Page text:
I got downstairs where I was allowed to redress myself. No medication this time. No surprise injections in the stomach, or anywhere else for that matter, this time. When they said I could go home on my own I was overjoyed.

I got back to the reception, an area I still know so well, and called a cab. I got home relatively easily and put myself to bed. I slept for about 3 or 4 hours later and got up to see how I was feeling. I wasn’t doing bad. I spent the rest of the afternoon/evening laying on the couch, propped up on one side, watching television with Alexandra. I can’t possibly imagine how she could be watching this movie (Bratz) for a third time. But I was still pretty groggy so it didn’t really matter.

I was able to eat dinner without any problems and I was actually hungry. I rented a relatively silly tax-shelter movie (Flight of the Phoenix) on the Apple TV and then off to bed.

The bandages are pretty cool as I can shower with them and I can take them off myself in 8 days. My calculations put Christmas Day as the day I take the bandages off. The stitches are self-dissolving and should disappear by themselves. He said if there are any left after 2 weeks I can pull them out myself with a tweezer.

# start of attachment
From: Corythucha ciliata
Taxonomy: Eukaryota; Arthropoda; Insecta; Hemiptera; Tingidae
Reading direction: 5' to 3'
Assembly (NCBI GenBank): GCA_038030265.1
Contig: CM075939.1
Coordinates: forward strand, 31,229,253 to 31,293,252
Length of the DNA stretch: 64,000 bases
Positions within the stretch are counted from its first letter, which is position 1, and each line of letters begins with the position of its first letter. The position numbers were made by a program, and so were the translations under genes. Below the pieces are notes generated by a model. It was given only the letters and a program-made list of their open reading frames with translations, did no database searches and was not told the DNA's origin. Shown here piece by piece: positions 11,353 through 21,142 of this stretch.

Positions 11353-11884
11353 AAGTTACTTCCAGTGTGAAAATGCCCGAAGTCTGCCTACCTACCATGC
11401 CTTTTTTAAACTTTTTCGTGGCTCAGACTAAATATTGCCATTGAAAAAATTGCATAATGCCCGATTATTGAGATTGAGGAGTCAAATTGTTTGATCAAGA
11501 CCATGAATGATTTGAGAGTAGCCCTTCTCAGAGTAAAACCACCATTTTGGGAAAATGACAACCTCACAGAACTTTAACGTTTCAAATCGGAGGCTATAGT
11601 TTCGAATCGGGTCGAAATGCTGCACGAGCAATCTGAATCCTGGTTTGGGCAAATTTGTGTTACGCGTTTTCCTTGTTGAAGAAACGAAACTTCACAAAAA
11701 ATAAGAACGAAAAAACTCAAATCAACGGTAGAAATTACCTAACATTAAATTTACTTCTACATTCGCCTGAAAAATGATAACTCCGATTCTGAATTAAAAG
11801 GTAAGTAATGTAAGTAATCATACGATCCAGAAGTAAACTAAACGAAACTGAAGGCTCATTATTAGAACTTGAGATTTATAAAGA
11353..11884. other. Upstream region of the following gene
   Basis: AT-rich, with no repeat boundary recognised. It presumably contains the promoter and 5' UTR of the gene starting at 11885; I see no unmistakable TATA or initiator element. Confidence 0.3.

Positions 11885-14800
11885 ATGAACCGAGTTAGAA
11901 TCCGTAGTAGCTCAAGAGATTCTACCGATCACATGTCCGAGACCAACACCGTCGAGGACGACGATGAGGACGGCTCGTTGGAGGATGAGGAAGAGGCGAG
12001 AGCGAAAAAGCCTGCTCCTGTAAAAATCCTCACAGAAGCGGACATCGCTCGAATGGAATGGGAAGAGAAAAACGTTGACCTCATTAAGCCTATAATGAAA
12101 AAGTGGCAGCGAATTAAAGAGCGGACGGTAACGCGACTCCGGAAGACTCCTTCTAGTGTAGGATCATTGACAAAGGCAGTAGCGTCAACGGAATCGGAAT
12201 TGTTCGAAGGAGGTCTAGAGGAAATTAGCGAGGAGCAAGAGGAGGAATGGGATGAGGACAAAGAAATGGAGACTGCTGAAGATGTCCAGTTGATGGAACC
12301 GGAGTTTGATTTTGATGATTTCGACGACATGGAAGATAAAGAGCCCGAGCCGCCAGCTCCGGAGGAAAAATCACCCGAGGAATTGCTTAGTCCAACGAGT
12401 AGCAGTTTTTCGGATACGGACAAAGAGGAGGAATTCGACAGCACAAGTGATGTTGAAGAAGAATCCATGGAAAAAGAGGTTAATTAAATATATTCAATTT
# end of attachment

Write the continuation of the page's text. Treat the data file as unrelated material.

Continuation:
My whole upper right side is sore and hurts. But I just keep saying to myself this I nothing in comparison to what I’ve been through and pain is relative. This ain’t even a 4 on a scale of 1 to 10. I keep telling myself: “I’ve been through chemo. I know what 10 feels like”.

For once a medical procedure was actually easier and less painful than I had expected. If only they could all be like this!

I will soon be getting used to the fact that I no longer have anything implanted in my chest. Yet another lingering factor of cancer has been removed. Time for me to move on and live my life without cancer. I will probably forget all over again. But it’s wonderful that I can forget!

PS: It's my mom's 69th birthday today. How many men my age have a mom who's got a video on You Tube? Check it out. She makes me proud every day.